Civil society and cultural heritage in the Mediterranean: EH 4 Regional Conference
(24-25 February 2010, Palermo, Italy)
The active involvement of civil society, the best way to safeguard Mediterranean heritage and create opportunities for human and economic development
The aim of the conference, organised within Euromed Heritage 4 in collaboration with “CERISDI-Centro Ricerche e Studi Direzionali” of Palermo, was to provide a clearer understanding of the relationships that engage public sector/policies/education/civil society and that operate at various levels with complex interests at stake.
Some 100 actors from civil society entities, national authorities and professionals in the field of cultural heritage, youth, education and tourism gathered to discuss on how best to mobilise civil society around cultural heritage actions, a theme which is central to the Euromed Heritage 4 programme that aims at raising people’s awareness of their cultural heritage and their appropriation of it through active participation.
The conference focused on specific avenues where civil society plays (or could play) a key role in the preservation of cultural heritage and the state-of-the-art, particularly where it concerns Mediterranean Partner countries, and provided practical examples from the region of good practice and movements in mobilising civil society for the benefit of cultural heritage development.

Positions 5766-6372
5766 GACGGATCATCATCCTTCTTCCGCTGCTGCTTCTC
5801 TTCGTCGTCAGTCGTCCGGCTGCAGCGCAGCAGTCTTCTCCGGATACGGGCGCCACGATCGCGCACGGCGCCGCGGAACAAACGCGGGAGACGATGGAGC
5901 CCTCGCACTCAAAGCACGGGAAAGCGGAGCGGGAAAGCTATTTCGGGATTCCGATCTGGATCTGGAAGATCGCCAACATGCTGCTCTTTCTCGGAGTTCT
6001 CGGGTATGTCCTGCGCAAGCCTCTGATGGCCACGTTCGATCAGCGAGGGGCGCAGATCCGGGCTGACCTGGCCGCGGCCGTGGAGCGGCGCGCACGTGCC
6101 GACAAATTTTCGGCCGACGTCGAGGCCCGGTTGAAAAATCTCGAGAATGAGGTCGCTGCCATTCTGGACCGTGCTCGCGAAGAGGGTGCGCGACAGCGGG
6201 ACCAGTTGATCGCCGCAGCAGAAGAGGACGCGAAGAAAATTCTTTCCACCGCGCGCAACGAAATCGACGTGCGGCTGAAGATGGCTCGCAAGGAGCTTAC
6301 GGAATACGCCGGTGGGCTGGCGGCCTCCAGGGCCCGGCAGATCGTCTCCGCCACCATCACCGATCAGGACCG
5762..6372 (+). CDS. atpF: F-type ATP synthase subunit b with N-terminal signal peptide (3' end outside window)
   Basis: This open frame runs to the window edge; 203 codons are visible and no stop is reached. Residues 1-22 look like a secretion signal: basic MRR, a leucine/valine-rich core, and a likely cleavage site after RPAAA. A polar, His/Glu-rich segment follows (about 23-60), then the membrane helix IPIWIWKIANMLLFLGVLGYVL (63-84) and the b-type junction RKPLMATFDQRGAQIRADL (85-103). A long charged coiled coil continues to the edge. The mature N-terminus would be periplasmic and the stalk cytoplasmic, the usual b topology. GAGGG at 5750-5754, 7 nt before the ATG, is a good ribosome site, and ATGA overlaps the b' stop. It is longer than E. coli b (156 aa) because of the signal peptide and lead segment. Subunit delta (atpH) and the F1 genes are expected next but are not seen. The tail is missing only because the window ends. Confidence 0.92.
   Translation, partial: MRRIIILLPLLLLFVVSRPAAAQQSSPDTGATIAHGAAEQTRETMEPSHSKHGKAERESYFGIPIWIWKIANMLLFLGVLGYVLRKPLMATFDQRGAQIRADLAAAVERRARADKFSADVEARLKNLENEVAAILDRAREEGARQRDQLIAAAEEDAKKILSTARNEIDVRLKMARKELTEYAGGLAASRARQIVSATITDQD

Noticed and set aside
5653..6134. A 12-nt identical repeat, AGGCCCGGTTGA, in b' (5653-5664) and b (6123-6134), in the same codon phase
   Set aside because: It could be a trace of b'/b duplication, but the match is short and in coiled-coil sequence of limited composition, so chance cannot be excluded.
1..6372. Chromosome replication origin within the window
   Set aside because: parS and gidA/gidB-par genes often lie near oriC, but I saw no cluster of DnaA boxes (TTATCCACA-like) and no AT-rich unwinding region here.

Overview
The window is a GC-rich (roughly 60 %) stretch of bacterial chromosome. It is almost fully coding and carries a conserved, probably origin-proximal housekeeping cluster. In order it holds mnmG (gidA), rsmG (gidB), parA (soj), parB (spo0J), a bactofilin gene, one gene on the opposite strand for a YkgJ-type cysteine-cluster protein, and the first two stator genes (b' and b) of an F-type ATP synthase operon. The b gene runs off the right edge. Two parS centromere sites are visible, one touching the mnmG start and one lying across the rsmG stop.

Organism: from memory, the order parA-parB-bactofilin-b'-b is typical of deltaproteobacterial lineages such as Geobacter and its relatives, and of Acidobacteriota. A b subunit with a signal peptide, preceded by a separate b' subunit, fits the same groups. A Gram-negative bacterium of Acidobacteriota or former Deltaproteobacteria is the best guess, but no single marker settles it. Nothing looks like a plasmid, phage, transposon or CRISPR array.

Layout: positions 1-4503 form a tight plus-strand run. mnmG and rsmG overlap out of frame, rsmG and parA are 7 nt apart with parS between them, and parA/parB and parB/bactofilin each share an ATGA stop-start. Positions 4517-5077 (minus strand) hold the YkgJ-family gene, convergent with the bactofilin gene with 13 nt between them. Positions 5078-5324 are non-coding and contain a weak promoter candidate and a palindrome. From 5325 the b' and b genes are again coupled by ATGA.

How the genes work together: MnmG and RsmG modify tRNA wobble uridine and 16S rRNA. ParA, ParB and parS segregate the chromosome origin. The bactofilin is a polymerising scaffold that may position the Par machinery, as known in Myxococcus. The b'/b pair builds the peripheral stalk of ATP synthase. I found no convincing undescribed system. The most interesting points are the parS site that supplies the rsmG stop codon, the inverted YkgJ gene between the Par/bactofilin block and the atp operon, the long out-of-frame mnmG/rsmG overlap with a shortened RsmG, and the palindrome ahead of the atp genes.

Practical approaches to civil society participation were presented and discussed during plenary sessions and workshop groups. The role of ‘civil society’, together with governments and decision makers, as custodians of the “common good” was underlined, and its contribution to the development of cultural heritage highlighted within a perspective of sustainability at the social, economic and environmental levels. Also, the relationships between civil society and cultural programmes, where the one motors the processes generated by the other, were discussed.
In the workshop on tourism, the issue was raised as to whether integrated development programmes centred on cultural heritage assets were just a wishful thinking and rather misleading, or cultural heritage could really contribute to integrated development (without being the centre of such a process). The record of tourism in this area being mixed, because it is improperly understood and poorly implemented, a redefinition of ‘integrated development’, taking into consideration local communities, economic and market imperatives and the fragility of cultural heritage, was suggested.
For the closing of the conference, a participative session was designed in the light of new research on conference organisation and on large group events where innovative methods of participation are implemented. The session provided a framework for collective discussions where the closing remarks were delivered together by all participants.